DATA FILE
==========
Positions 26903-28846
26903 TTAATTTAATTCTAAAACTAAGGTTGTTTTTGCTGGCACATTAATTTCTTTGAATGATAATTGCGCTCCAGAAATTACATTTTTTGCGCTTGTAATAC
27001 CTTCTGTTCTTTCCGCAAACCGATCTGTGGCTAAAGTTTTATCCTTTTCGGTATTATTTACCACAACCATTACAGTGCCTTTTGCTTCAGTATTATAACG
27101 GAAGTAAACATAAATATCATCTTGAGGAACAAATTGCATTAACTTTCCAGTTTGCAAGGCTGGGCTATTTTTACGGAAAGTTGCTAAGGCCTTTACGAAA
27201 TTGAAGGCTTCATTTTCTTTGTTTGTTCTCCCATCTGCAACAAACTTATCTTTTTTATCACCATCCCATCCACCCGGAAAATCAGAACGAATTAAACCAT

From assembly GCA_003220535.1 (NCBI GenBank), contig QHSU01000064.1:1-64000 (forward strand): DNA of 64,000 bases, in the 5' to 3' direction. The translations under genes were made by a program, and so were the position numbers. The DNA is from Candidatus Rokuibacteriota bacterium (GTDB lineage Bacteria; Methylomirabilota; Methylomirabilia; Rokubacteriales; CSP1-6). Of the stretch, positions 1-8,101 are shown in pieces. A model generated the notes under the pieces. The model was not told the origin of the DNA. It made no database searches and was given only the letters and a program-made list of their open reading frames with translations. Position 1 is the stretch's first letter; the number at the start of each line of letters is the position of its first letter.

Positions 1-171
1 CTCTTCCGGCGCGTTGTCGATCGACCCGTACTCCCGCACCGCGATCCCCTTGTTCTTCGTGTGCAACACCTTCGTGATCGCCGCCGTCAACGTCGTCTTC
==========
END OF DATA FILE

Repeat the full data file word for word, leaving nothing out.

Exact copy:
Positions 26903-28846
26903 TTAATTTAATTCTAAAACTAAGGTTGTTTTTGCTGGCACATTAATTTCTTTGAATGATAATTGCGCTCCAGAAATTACATTTTTTGCGCTTGTAATAC
27001 CTTCTGTTCTTTCCGCAAACCGATCTGTGGCTAAAGTTTTATCCTTTTCGGTATTATTTACCACAACCATTACAGTGCCTTTTGCTTCAGTATTATAACG
27101 GAAGTAAACATAAATATCATCTTGAGGAACAAATTGCATTAACTTTCCAGTTTGCAAGGCTGGGCTATTTTTACGGAAAGTTGCTAAGGCCTTTACGAAA
27201 TTGAAGGCTTCATTTTCTTTGTTTGTTCTCCCATCTGCAACAAACTTATCTTTTTTATCACCATCCCATCCACCCGGAAAATCAGAACGAATTAAACCAT

From assembly GCA_003220535.1 (NCBI GenBank), contig QHSU01000064.1:1-64000 (forward strand): DNA of 64,000 bases, in the 5' to 3' direction. The translations under genes were made by a program, and so were the position numbers. The DNA is from Candidatus Rokuibacteriota bacterium (GTDB lineage Bacteria; Methylomirabilota; Methylomirabilia; Rokubacteriales; CSP1-6). Of the stretch, positions 1-8,101 are shown in pieces. A model generated the notes under the pieces. The model was not told the origin of the DNA. It made no database searches and was given only the letters and a program-made list of their open reading frames with translations. Position 1 is the stretch's first letter; the number at the start of each line of letters is the position of its first letter.

Positions 1-171
1 CTCTTCCGGCGCGTTGTCGATCGACCCGTACTCCCGCACCGCGATCCCCTTGTTCTTCGTGTGCAACACCTTCGTGATCGCCGCCGTCAACGTCGTCTTC